Do you recognize that often in busy times one of the things that automatically falls off the list is taking care of yourself?
You might be wondering: But how do I make time for self-care when this is happening? It’s just all so much, all the time!
I undertook the research journey in my own everyday life after a particularly packed weekend. I asked myself the question, what does practical and authentic self-care look like for me?
With the following, I do not intend to present what is “right” – may it rather serve as an explanation of how I define and practice self-care for myself, and perhaps be an inspiration to explore further in your own everyday life.
Self-care may, of course, mean booking a massage or taking half a day off. It might also be us parents going out to eat and the kids being taken care of by grandma for a few hours. But these concrete time windows have become very rare in recent months, and they are always dependent on the outside world and the willingness of others.
Self-care in everyday life – without additional time requirements
So, what is left? What remains is everyday self-care that is completely independent from the outside.
Here are a few examples:
- Hoovering after the visitors have left. If the house was full of people, eating and drinking, and there was a flurry of activity in and out, then the house will look rather unclean and full of crumbs. After the visitors had left, I was tired but happy and ready to put my feet up. However, I first did a quick hoovering of the living room and the kitchen. Why? Because I know that my needs for cleanliness and coziness complement each other and relaxing on the sofa is only effective for me when the room is reasonably clean and tidy, leaving me feeling comfortable in my own home. (Of course, self-care for you could be doing the exact opposite of this!)
- Emptying and refilling the dishwasher in the evening. For me, self-care often means emptying and filling the dishwasher in the evening before the day ends. (It silently turns itself off at night.) Why? Because I know that I often must keep an eye on the clock in the morning, I must make sandwiches for the lunchboxes, get tired kids to brush their teeth, etc. It does help a lot to not get greeted by dirty dishes in the sink first thing the next day. Doing this work in the evening bothers me less than it would in the morning. It therefore lowers my stress level and doesn’t make me start the day with leftover work.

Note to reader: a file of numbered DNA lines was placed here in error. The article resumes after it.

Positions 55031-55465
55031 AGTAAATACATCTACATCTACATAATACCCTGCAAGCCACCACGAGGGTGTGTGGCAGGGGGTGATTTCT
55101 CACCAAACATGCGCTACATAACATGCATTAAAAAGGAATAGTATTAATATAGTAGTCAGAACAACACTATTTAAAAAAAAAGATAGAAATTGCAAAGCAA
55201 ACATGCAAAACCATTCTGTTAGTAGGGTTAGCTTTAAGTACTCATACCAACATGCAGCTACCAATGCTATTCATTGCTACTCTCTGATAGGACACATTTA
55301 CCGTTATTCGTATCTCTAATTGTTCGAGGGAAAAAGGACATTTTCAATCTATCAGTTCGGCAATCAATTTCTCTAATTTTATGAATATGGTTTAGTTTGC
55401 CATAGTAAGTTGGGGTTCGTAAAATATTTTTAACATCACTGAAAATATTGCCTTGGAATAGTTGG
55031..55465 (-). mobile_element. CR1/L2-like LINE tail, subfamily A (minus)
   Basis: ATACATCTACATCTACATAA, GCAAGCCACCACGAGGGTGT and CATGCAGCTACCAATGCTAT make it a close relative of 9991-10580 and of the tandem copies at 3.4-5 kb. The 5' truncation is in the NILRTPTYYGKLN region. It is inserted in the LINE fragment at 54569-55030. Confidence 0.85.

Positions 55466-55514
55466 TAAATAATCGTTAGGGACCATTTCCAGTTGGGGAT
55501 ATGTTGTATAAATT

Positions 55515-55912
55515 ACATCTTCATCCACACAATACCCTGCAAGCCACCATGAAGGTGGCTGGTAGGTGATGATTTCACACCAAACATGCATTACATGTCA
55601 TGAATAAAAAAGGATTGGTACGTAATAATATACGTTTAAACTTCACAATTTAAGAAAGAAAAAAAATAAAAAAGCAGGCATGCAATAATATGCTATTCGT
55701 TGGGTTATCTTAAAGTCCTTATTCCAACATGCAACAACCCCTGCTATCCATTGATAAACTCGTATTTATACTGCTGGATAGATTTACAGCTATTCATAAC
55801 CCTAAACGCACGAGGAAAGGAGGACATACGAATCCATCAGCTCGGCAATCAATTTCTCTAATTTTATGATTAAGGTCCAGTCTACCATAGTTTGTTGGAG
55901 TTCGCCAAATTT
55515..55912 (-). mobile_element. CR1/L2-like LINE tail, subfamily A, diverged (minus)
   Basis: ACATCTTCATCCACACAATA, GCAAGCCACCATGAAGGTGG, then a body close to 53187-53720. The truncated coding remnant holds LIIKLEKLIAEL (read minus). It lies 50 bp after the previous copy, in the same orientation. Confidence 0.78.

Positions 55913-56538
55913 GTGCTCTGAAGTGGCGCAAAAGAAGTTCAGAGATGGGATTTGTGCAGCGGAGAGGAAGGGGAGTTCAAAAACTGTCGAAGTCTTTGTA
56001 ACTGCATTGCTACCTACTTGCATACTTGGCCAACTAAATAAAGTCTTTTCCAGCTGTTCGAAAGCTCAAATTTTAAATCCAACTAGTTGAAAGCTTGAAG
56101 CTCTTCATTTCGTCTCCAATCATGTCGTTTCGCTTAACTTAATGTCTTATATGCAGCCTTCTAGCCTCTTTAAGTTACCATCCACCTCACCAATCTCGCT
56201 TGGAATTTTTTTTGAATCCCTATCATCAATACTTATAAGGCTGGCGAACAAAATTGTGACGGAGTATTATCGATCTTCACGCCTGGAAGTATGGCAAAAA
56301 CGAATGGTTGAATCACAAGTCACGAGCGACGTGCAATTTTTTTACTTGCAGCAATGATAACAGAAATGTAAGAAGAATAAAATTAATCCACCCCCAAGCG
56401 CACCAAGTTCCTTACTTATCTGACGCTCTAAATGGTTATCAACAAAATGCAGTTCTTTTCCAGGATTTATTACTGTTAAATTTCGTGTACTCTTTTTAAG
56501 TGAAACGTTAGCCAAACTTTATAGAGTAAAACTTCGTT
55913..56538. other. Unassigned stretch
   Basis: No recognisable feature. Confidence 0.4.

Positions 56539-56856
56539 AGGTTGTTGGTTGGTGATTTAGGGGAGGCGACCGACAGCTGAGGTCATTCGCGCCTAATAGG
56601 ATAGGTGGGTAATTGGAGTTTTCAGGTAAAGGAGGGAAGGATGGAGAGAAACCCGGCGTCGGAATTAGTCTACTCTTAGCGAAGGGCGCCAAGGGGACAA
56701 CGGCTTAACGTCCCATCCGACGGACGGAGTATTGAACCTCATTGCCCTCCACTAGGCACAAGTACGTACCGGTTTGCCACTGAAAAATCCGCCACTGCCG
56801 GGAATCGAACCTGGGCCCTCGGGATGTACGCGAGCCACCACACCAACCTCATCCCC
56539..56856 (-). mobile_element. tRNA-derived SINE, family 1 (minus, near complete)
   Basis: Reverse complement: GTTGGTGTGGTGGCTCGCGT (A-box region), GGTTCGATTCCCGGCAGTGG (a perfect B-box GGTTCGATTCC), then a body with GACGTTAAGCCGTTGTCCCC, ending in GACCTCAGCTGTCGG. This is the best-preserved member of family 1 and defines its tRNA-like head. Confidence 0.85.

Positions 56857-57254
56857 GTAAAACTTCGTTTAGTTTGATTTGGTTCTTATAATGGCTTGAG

- Sandwiches for dinner. Twice a week, my son has soccer practice and on these days I’m also on the road for my daughter’s hobby. At the end of those days, I don’t feel like or have the energy to cook, and then we eat sandwiches. Some family members would prefer a hot meal, but that’s the way it is. Why? Because on these days it is me who carries the most time pressure and then I allow myself to be quite self-caring after the work is done.
- Listening to Podcasts while doing chores. Self-care also means making the things I need to do as enjoyable as possible. While I’m chopping vegetables, cleaning pans, or hanging laundry, I listen to podcasts. Why? Because I feel the need to be informed, inspired, hear new stories and ideas, and experience moments of joy – even while sorting wet socks.
Self-care from me and for me
There are many more such examples, all with something in common: I don’t have to carve out time for it, nor do I have to ask anyone for permission. It is self-care from me and for me, because I know myself and I know what I need – in general and in the respective moment.
No, I don’t always clear out the dishwasher; sometimes my husband does that as well. And the kids have to do the laundry, too. It doesn’t become a routine (“Mom will do it, she doesn’t like it dirty.”), and it’s just as much a part of self-care to not let myself be taken advantage of.
When things get left behind because other family members clean the table later than I’d like, it’s a good opportunity to practice being with what is. Reflect on the thought, “This is how it is now, even if I don’t like it. How do I deal with it? What are my thoughts telling me? Can I feel the impulse to do it myself quickly – and let it pass?”
The last act of self-care in a day is also completely independent of other people; I don’t end the day reading the news (on my phone or tablet) but with a few pages from a good book or reflecting on the good and nourishing experiences I had in the day.
Finally, an important note – nothing is perfect, not even the topics above or my listening within. Sometimes I get upset (inwardly or visibly) because I feel like I’m doing more than the others. Sometimes I don’t feel like or have the time to check the news until the evening, and then I have the phone in bed. And sometimes I also don’t feel like eating sandwiches for dinner. But life is just not perfect, and there is always a new moment to check in, “What do I need, right now?” And then I start again.